There are a few themes I tried to infuse into the story, the two most pronounced being that growing in faith can be a messy business and that no man can do it by himself. Jack’s the consummate loner, who was dragged practically kicking and screaming into the faith, and so part of what I wanted to convey was the way a born skeptic develops a relationship with a God he can no longer deny, yet who also challenges his deeply held convictions. In the process I wanted to force Jack to take a long, hard look at his priorities, and the place his family and friends have among them, and make some hard decisions.
What three words would best describe Jack Hawthorne?
Flippant, witty, skeptical.
Do you share any personality traits with Jack Hawthorne?
Aside from an abiding love for cigars, I share a lot more commonalities with Jack. And that’s not necessarily a good thing because Jack has a lot of vices and character flaws. But I think having all those flaws makes Jack accessible to reader.
Do you have to be alone or have quiet to write?
I can write just about anywhere, at any time, whatever the circumstances. I learned a long time ago that if I’m going to be at all productive, I have to be able to tune out distractions. That said, my preference is to work when it’s quiet and I’m alone but I attribute that more to the fact that I’m a night owl than I do any real need for quiet.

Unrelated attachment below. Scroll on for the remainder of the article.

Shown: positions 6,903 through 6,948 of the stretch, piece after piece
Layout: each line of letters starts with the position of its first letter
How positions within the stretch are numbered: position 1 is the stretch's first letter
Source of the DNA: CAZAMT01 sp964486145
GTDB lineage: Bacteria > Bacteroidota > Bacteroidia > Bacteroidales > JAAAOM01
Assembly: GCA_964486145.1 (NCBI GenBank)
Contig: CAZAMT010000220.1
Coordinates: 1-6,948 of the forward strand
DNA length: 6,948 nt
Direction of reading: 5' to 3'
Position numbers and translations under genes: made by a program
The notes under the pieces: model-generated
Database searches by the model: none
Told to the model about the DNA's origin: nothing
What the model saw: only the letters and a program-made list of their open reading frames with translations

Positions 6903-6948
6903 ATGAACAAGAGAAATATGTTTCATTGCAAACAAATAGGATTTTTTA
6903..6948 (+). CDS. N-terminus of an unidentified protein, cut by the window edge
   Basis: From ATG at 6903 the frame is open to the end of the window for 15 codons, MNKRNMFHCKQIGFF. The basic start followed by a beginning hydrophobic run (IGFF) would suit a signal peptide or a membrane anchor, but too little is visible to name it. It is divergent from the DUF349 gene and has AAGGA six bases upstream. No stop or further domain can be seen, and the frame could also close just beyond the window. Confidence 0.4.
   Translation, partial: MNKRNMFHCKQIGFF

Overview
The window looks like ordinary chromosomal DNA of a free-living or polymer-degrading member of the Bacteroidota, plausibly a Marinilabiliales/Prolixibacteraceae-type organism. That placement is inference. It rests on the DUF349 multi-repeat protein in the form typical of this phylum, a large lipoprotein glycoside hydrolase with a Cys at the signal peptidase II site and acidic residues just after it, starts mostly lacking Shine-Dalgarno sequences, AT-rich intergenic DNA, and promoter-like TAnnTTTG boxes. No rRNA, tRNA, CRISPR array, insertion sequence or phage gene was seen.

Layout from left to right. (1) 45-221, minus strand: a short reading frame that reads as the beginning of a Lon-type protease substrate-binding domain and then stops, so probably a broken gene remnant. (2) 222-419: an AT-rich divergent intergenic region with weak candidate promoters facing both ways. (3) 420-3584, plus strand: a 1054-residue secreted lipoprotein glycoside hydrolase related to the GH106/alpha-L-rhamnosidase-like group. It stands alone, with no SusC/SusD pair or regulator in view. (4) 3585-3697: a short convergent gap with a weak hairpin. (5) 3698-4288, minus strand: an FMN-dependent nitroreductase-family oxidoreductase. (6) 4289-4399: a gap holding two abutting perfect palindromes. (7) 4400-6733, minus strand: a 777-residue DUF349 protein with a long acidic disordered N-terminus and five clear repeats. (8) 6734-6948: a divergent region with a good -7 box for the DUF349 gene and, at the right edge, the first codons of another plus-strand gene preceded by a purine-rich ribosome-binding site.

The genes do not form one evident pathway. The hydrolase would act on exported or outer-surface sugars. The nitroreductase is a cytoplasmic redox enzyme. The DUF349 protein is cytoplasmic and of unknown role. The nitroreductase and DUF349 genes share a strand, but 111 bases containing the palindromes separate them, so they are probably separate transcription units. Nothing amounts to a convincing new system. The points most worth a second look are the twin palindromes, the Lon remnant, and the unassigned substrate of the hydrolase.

Who do you read for inspiration? Why?
It’s not a who as much as it’s a genre. While my reading tastes are pretty eclectic I have a preference for Southern Lit. So when I need to read something just to refuel, I’m reaching for Harry Crews, Larry Brown, Daniel Woodrell, Cormac McCarthy…
What kind of research was involved for the series? Did you find it became easier with each book?
For the Jack Hawthorne series, I spent research time in two different areas. One area involved learning everything I could about archaeology. I had a bit of a head start here because, when I was in school, I toyed with the idea of archaeology as a career. Still, I had to spend a good deal of time trying to make sure that the scenes in the books that featured archaeological field work were reasonably accurate.
The second area of research involved the various settings throughout the series. I’ve been blessed with a great many opportunities to travel, which makes it easier to write about places outside of the US, but the fact is I haven’t been everywhere my intrepid archaeologist has. And I take a lot of pride in making sure that when I set Jack in a place, I get the details right. So a lot of work goes into making sure I have the geography, clothing, culture, cuisine, etc, as accurate as I can make them.